need a two-thirds majority of MPs. Has Johnson acted illegally again?
is this another case for the Supreme Court?
are a dangerous notion anyway. Laws made in Parliament are supposed
to last indefinitely - not just have effect only for one day, and
then magically melt away from the statute book. Now because of what
Boris Johnson did on 29 October 2019 - what's to stop any future
Prime Minister from passing a one-off law saying "Notwithstanding
the FTPA, this government will remain in power for 20 years"
And the date
chosen for the election, 12 December, is itself controversial. There
hasn't been a December poll for a hundred years. There's a reason
- the middle of December is very dark and tends to have very cold
weather. If we get snow or floods, the large part of the population
living in the country could be unable to vote. A century ago, the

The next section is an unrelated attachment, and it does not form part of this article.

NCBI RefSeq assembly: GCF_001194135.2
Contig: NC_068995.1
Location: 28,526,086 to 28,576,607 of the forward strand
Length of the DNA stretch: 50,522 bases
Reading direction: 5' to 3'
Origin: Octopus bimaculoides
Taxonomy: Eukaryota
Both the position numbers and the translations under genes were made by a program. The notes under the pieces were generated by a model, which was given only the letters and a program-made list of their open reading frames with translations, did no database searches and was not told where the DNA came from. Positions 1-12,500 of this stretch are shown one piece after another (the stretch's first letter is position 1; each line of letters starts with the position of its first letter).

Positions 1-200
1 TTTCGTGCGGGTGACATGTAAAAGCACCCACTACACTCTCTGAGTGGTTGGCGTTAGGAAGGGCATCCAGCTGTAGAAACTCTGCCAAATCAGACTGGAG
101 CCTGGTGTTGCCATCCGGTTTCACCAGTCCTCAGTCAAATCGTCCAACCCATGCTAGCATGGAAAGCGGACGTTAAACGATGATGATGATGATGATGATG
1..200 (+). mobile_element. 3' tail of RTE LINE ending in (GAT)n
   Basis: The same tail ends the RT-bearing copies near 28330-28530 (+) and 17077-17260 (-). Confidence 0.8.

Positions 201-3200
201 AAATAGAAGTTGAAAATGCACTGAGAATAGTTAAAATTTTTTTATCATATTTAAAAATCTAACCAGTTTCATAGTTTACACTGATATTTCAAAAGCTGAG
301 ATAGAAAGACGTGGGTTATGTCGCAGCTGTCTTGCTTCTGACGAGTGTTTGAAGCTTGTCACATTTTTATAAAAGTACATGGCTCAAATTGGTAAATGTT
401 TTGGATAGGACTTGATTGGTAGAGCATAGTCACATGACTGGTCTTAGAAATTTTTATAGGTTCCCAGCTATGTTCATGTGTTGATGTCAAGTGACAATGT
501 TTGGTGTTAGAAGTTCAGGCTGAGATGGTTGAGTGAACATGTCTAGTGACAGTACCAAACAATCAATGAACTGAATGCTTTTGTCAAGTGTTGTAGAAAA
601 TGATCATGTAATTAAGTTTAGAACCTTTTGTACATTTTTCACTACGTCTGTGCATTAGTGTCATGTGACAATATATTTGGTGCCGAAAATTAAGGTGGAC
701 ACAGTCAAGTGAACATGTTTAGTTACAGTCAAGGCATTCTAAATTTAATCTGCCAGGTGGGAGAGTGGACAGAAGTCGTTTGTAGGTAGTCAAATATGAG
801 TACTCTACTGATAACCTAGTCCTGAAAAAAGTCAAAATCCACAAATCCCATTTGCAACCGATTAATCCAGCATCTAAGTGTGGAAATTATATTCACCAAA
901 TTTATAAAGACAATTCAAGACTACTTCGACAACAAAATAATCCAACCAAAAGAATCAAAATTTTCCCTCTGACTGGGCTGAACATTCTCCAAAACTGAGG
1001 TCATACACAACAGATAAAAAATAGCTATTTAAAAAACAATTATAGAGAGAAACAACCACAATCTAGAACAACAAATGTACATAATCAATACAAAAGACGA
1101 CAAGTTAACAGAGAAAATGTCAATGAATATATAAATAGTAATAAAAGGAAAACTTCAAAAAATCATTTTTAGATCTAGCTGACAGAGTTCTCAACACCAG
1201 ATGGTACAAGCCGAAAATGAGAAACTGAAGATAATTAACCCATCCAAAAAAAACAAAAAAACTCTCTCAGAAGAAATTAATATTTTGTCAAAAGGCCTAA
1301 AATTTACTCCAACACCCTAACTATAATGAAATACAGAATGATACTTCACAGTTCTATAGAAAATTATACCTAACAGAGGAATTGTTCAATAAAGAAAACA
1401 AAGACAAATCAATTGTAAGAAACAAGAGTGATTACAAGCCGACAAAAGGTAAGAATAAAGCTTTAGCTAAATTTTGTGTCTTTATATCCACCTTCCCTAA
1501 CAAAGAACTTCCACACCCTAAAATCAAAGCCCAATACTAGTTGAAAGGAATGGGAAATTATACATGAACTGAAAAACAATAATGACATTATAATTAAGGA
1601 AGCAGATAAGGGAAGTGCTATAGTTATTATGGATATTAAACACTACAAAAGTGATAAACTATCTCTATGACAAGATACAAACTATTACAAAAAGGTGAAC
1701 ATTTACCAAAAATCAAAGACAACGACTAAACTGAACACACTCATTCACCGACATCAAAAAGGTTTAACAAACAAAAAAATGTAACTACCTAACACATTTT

Christmas season didn't start until a week beforehand; now it starts
months beforehand, the 12 December date is at the height of the
holiday / party / sickness season, postal services will be slow,
key staff unavailable. Royal Mail's warnings have gone unheeded.
On 12 December in the Midlands it will be dark at 4.30 in the afternoon.
In Glasgow there'll be only seven hours of daylight. In all of our
big cities, this risks disenfranchising another large part of the
electorate - the over 60's sector. If they leave their vote till
the evening, after dark our streets are so dangerous they won't
be able to leave their house so they lose their vote. These risks
were summed up perfectly by Jeremy Corbyn, on 28 October: "the
12th of December is a terrible choice of date, less than two weeks
before Christmas, on one of the shortest days of the year".
The very next day Corbyn and all his Labour MPs voted YES to the
12th December date.
- saying one thing, voting another - sums up the whole dreadful
2017-2019 Parliament. MPs of both the main parties voting, not for
what they believe, but in a way that makes the other party get the
blame when things go wrong.